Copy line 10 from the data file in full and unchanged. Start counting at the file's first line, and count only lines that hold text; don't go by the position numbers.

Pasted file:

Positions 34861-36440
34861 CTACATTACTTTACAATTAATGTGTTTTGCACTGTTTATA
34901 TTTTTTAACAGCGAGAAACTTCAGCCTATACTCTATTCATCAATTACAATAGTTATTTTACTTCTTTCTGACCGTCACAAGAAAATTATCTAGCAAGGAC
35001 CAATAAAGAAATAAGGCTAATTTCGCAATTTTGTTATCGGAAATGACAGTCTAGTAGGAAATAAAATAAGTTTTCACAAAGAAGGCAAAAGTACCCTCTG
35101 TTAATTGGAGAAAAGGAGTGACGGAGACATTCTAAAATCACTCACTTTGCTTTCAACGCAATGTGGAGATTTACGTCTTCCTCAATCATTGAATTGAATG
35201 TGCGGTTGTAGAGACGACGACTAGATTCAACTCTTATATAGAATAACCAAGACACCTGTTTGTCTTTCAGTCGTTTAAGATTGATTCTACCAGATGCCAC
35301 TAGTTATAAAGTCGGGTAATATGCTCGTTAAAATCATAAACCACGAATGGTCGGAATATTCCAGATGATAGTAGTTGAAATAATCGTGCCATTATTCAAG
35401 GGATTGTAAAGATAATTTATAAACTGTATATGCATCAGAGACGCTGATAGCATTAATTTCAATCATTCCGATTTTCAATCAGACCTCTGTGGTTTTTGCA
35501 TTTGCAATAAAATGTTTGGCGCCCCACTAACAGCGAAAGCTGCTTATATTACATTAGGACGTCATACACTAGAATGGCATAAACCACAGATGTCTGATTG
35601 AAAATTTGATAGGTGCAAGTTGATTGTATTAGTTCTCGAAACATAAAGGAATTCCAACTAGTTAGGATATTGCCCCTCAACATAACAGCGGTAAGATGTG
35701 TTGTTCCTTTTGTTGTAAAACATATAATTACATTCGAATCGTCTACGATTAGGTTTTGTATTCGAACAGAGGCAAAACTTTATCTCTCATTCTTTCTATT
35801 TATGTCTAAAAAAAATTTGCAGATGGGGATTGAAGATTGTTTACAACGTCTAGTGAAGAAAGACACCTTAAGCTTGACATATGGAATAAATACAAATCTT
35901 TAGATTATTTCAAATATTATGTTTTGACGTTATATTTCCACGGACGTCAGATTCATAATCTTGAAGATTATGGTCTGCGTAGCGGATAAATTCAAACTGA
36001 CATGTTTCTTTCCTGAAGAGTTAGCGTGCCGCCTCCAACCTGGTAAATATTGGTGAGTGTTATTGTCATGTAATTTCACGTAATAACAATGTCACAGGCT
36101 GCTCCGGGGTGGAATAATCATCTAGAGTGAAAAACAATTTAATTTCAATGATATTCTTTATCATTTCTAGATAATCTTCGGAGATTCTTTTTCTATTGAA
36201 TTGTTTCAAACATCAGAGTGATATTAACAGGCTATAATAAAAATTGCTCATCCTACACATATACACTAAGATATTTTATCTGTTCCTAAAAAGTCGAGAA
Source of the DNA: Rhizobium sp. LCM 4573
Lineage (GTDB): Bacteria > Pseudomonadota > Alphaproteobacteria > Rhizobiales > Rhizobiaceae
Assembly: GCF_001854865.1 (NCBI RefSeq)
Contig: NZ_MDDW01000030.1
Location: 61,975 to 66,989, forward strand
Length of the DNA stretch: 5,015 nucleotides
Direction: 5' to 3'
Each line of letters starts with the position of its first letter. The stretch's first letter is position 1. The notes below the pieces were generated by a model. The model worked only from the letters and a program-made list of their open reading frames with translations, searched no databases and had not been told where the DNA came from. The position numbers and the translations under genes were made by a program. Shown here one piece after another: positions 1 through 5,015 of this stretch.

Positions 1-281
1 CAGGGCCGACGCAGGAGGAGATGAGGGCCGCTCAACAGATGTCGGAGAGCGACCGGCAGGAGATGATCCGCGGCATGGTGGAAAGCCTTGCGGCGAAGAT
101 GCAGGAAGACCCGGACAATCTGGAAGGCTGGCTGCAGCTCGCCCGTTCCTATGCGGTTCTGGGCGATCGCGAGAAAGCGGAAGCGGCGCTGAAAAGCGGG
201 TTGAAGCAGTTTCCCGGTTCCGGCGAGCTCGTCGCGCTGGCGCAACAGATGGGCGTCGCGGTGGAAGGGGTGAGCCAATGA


35601 AAAATTTGATAGGTGCAAGTTGATTGTATTAGTTCTCGAAACATAAAGGAATTCCAACTAGTTAGGATATTGCCCCTCAACATAACAGCGGTAAGATGTG